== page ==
BLU-RAY MOVIE REVIEWS

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David Vaughn Posted: May 27, 2016 0 comments
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This is the true story of the rise of N.W.A., a Compton, California rap group who changed the musical landscape in the late 1980s with their blend of dope beats and hard-hitting lyrics about life in South Central L.A. Collaboration between Dr. Dre, Ice Cube, and Easy-E led to the hit release of Boyz in the Hood, which caught the ear of music manager Jerry Heller, who helped the group sign with Priority Records. Their first studio album, Straight Outta Compton, featured their controversial song “F*** the Police,” describing the reality of being a black man in L.A. in the 1980s.
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Shane Buettner Posted: Feb 14, 2007 0 comments

It's a big credit to this film that its subject matter is something that has not only been done, but been done very well many, many times. In fact, the film it reminded me the most of, in many ways, is the excellent if not great <I>Truman Show</I>. Yes, like that movie this one highlights the dramatic skills of a genius-level sketch comedy actor, only this time around it's Ricky Bubb-eee himself Will Ferrell. Instead of the being the unwitting subject of a reality TV show, Ferrell's Harold Crick finds that he's the subject of a novel being written by a self-and death-obsessed writer played wonderfully and obsessively by Emmma Thompson.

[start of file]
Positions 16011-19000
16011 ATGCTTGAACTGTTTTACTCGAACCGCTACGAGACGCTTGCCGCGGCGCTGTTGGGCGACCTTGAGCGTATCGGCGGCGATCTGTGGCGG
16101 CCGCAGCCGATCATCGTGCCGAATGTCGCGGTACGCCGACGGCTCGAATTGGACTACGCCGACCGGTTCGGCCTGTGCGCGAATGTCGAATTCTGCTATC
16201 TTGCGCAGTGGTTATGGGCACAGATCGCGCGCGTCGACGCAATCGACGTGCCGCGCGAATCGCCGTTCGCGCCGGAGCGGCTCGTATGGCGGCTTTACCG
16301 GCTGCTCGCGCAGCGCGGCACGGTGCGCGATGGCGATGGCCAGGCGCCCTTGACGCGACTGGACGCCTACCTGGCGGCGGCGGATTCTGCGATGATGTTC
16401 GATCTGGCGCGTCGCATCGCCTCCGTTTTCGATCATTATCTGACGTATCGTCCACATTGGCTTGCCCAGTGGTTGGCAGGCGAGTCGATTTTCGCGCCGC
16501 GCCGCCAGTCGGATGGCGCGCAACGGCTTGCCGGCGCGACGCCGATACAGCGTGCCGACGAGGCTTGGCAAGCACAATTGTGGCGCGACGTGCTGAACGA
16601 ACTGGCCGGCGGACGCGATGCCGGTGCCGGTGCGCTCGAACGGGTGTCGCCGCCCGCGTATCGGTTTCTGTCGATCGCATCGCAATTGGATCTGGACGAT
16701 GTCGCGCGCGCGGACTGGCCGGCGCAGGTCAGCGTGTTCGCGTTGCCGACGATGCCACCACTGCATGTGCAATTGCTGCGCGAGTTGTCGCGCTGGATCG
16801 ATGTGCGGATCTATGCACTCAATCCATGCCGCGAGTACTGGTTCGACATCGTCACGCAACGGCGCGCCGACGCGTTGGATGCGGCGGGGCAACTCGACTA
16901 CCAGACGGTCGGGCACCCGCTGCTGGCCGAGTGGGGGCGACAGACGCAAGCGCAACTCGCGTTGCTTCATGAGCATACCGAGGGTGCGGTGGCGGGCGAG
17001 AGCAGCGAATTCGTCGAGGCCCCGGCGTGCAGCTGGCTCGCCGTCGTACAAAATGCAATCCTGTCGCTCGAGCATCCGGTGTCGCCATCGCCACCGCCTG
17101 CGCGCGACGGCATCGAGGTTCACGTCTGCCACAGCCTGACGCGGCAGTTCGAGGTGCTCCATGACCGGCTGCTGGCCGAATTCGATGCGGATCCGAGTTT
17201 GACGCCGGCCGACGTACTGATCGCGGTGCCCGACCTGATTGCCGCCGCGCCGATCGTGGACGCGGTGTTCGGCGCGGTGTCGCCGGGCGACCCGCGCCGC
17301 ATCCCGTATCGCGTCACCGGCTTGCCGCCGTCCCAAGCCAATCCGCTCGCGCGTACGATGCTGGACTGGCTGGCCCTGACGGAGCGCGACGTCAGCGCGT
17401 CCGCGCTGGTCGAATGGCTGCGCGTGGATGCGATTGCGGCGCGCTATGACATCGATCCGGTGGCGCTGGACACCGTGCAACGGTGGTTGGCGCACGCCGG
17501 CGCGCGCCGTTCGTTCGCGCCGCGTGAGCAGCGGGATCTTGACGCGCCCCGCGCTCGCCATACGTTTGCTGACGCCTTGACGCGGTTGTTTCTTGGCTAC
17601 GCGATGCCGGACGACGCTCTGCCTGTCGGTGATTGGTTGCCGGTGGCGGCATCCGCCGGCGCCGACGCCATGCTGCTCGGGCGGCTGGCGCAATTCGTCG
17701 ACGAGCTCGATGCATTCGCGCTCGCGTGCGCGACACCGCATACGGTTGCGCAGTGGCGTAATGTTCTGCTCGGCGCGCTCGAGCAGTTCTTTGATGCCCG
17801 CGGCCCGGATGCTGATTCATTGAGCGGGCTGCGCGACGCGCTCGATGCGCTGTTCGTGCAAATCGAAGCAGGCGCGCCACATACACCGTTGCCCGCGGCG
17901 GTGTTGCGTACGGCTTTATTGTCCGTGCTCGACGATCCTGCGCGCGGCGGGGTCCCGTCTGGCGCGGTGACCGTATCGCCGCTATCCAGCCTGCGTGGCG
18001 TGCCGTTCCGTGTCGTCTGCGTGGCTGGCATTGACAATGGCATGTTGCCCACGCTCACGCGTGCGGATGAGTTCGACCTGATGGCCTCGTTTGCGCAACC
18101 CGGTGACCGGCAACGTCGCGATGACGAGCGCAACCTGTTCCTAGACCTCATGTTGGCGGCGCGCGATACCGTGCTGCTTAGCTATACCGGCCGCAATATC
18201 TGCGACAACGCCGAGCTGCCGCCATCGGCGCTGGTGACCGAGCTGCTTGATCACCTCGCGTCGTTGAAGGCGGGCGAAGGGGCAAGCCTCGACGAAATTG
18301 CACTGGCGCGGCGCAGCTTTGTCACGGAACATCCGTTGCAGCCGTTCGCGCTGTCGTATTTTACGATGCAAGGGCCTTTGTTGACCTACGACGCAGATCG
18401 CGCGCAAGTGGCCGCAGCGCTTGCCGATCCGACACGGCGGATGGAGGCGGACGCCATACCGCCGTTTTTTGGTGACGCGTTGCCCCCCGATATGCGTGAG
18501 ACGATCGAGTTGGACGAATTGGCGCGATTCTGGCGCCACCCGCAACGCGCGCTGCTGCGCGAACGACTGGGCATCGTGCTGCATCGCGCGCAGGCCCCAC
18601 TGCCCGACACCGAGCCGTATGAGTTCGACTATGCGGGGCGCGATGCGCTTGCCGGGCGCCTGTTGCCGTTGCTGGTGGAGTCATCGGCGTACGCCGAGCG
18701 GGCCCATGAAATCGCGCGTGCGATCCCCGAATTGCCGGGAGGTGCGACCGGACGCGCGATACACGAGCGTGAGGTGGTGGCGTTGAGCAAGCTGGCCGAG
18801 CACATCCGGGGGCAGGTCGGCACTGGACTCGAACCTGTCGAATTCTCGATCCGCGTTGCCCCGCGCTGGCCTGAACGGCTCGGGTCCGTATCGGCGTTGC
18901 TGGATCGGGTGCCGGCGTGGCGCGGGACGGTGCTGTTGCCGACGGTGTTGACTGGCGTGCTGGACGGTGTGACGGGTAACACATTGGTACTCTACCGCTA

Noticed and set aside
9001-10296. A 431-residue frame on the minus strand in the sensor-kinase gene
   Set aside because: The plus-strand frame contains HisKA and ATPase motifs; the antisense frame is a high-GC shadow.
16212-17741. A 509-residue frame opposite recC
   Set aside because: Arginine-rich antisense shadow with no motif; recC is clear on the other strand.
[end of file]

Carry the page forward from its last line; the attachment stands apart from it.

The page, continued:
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Josef Krebs Posted: Jul 16, 2015 3 comments
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Written and directed by silly-but-serious cynical genius Preston Sturges, Sullivan’s Travels starts out with a dark and gloomy film-within-a-film showing two figures battling on a train crossing a bridge, symbolizing labor grappling with management to their mutual destruction. But as soon as we get out of the screening room, things lighten up both visually and in mood, the movie becoming a bright, witty slapstick satire on Hollywood and a pretentious, self-important director, Sullivan (Joel McCrea). This auteur wants to make a sociologically and artistically meritorious picture with messages about grim death, war, and the suffering of the unemployed during The Great Depression but, coming from a privileged background, he knows nothing about trouble. So he decides to go looking for it by dressing as a hobo and drifting across America.